I had hoped I might be able to make a little money from my singing at Church. I should have known better. Catholics pay money? Ha Ha. At this stage, even if they offered me money I couldn't in good conscience take it. The bulletin publishes the weekly collection. We average about $1600-$1800. How can I even think of taking anything from that pittance?

Because this week was rather heavy on the Latin, We decided around Thursday to print off the texts with parallel translations so the congregation would know what what the words meant. Puff handed out the printouts to the congregation as they were coming in. She had just two reactions. One was from a couple.

Couple: What's this?

Puff: It's the words to the music that'll be sung at Mass today. We're singing some things that aren't in the CBWIII.

Couple: Good. We don't like the music in the CBWIII.

The other reaction came from an elderly woman whom I used to refer to as "my fan club".

Elderly woman: What's this?

Puff: It's the words to the music that'll be sung at Mass today. We're singing some things that aren't in the CBWIII.

Elderly woman: Pfui.

I think I may have lost her as a fan. That leaves Mom, I guess.

On the whole, those were the only reactions I got to the music. In my own inadequate way I am trying to follow the recommendations of Vatican II: the treasury of Sacred Music is a treasure beyond compare, and we are to use it in the fullest possible way. All other things being equal, Gregorian Chant is to have pride of place. That sort of thing. I don't know what I expected when I started doing this. Some opposition, or perhaps some support? A little of both? What I didn't expect is an almost complete indifference.

2 November 2014

Updated Cueball Joe, or: how things sometimes go wrong in woodcarving.


I don't normally do much carving for the bazaars and craft season.  Carving is very skilled (I'm so so at best) and time consuming work, too much so to be put on a craft table in a church basement where customers come and say things like: "Hey, that's nice.  I'll give you five bucks for it."

But I thought I would give it a shot this year.  I decided to try and do a small nativity set and see if can give it a decent price and still move it.  So I found some plans for a nativity set on line and took a shot at carving them out.  They are ok, as far as carving plans go.   The clothes are mostly featureless, which is okay since I didn't want to spend hours upon hours carving drapery and just bleeding all the profit out of it.

However, I did hit a snag when carving Joseph  For some reason, the plans gave Joseph a mullet.  That's not a terrible idea, as the hair would then cover both the neck and ears, which can be a little tricky for carving.  My problem came when I was carving in the front of his hair- in truth I was close to giving Joe a pompadour- when my carving tool snagged on the wood a little and blew out a large chip of his hair. The chip fell to the floor and became utterly indistinguishable from the other chips lying on the floor.  It was not going to be found, so I couldn't glue it back in.  The upside was that it was only hair, and if I merely changed his hairstyle he would be fine.  The other downside was that the only style that now fit was bald.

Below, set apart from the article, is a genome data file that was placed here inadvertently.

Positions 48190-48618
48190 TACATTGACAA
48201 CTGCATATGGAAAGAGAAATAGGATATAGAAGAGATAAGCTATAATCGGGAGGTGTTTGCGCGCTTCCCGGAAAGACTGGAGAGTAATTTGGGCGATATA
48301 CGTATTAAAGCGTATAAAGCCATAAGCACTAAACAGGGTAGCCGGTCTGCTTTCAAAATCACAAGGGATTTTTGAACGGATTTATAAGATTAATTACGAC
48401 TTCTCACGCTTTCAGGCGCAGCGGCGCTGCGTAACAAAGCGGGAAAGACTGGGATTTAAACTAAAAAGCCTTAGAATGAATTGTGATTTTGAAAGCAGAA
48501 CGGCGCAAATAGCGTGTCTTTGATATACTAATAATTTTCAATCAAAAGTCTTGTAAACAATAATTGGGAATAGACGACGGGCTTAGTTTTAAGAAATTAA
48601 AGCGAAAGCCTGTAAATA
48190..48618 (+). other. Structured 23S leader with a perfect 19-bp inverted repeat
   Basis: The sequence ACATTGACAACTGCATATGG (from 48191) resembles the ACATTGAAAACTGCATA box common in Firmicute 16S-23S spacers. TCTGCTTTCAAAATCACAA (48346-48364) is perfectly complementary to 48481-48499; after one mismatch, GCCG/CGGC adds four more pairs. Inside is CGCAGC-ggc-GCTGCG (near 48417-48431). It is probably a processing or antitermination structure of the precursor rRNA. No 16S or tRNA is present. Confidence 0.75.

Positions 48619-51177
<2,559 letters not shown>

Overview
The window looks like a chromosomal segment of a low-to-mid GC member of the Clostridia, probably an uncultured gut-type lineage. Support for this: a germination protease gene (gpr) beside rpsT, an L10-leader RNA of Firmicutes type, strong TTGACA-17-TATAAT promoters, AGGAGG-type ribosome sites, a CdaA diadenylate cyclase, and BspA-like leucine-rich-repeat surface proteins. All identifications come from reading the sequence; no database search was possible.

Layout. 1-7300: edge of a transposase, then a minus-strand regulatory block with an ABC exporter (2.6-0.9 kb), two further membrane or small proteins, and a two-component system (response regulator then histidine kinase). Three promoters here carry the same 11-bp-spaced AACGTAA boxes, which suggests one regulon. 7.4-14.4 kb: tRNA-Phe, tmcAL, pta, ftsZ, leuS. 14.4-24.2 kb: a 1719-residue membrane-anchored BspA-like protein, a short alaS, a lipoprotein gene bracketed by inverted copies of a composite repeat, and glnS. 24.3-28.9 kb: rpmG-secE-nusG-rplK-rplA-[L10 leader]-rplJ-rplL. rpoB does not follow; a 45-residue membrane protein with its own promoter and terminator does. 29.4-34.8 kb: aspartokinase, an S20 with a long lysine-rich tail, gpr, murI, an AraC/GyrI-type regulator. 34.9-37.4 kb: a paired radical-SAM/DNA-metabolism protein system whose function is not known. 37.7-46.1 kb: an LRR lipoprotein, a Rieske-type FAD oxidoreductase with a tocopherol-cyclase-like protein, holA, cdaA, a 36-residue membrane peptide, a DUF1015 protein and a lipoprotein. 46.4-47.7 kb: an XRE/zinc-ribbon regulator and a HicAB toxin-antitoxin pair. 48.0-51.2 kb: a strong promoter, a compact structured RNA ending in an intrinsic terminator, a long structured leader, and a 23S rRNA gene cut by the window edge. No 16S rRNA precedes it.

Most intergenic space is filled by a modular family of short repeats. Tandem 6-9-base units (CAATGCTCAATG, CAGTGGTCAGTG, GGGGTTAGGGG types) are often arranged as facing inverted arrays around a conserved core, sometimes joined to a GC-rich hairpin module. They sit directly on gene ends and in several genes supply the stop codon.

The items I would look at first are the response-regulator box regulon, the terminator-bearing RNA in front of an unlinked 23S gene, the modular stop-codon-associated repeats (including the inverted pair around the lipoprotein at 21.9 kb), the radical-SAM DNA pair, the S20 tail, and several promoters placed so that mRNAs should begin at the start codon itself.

I've worked on Joe a bit since I took the photo.  I've shortened up the beard and worked on the hands.  I'll put up another picture as soon as the sky clears enough to have some decent light.   He doesn't look too bad, though he looks a bit old.  Oh well.

Joseph was an old man
And a very old man was he,
When he married Mary
In the land of Galilee...


I wonder how many of the great sculptures of old turned out the way they did because a chunk fell out of the wrong place and the sculptor had to improvise away from the original plan.

The other problem is the prominent glue lines- they are most obvious on Mary and Jesus (not shown).  I had to glue up some boards to get a block thick enough for the carving.  Usually the glue line is nearly invisible, but this time it stands out like a sore thumb, which means I'll have to paint these if I want to get rid of these lines.  Which means more time spent on this, which means, assuming they sell, that I'll be paying myself about a dime an hour.

UPDATE:  I've done some more work on Joseph.  He looks a little better, I think, although he bears a slight resemblance to Charles Darwin.


He's supposed to be holding onto his staff.  I'll add that later after the painting is done.  Now, onto the baby.

The answer to this question is "yes".

"One cannot help but wonder whether, weighed down by their own contradictions, the champions of “empowerment” have at last become what they despise themselves?"

Read the whole article.